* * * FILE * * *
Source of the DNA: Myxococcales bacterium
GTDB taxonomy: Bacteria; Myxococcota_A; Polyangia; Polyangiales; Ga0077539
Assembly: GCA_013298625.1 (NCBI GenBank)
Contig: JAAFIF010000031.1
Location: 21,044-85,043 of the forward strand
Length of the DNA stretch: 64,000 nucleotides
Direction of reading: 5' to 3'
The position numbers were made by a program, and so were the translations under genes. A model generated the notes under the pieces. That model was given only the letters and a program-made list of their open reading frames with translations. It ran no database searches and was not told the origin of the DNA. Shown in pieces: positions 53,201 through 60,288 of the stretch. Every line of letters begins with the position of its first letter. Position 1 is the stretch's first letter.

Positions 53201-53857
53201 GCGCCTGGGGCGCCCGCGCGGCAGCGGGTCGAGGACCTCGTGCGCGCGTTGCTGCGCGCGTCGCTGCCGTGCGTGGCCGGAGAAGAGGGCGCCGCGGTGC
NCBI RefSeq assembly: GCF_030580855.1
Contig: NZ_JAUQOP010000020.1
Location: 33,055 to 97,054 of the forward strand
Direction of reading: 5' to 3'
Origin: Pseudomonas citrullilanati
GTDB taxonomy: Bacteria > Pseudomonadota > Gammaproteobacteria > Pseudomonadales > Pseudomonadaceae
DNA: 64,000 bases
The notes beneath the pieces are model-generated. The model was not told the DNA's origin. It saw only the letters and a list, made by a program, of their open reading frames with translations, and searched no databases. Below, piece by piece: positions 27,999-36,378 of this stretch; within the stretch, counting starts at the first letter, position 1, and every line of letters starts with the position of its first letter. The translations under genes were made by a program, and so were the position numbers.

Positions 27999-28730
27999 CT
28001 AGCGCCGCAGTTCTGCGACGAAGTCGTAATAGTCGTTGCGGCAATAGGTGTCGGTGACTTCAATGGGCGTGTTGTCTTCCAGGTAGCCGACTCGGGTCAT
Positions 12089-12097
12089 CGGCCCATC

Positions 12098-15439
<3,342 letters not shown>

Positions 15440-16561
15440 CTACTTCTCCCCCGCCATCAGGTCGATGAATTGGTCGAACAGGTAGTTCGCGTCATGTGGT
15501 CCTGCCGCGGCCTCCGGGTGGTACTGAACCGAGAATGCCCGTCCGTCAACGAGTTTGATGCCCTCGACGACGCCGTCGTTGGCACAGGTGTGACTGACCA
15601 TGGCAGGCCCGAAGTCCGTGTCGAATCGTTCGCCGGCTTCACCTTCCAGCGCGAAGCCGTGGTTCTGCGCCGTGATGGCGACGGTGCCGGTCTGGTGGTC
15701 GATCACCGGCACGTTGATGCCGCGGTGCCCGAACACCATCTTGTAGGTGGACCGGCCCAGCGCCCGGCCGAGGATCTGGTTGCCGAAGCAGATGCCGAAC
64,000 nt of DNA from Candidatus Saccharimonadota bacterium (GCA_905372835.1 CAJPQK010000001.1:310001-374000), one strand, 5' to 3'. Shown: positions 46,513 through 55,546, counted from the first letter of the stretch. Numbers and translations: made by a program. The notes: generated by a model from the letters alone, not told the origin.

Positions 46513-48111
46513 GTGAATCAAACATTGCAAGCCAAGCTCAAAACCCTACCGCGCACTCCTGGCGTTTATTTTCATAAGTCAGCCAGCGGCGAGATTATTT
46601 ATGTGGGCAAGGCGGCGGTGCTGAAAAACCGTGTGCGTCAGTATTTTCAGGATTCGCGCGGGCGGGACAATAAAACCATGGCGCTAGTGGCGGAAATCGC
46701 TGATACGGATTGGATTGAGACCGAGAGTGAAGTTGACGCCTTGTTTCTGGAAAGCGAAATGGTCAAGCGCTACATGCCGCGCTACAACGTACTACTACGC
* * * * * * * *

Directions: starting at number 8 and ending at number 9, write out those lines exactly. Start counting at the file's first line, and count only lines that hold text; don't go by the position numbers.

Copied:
The position numbers were made by a program, and so were the translations under genes. A model generated the notes under the pieces. That model was given only the letters and a program-made list of their open reading frames with translations. It ran no database searches and was not told the origin of the DNA. Shown in pieces: positions 53,201 through 60,288 of the stretch. Every line of letters begins with the position of its first letter. Position 1 is the stretch's first letter.

Positions 53201-53857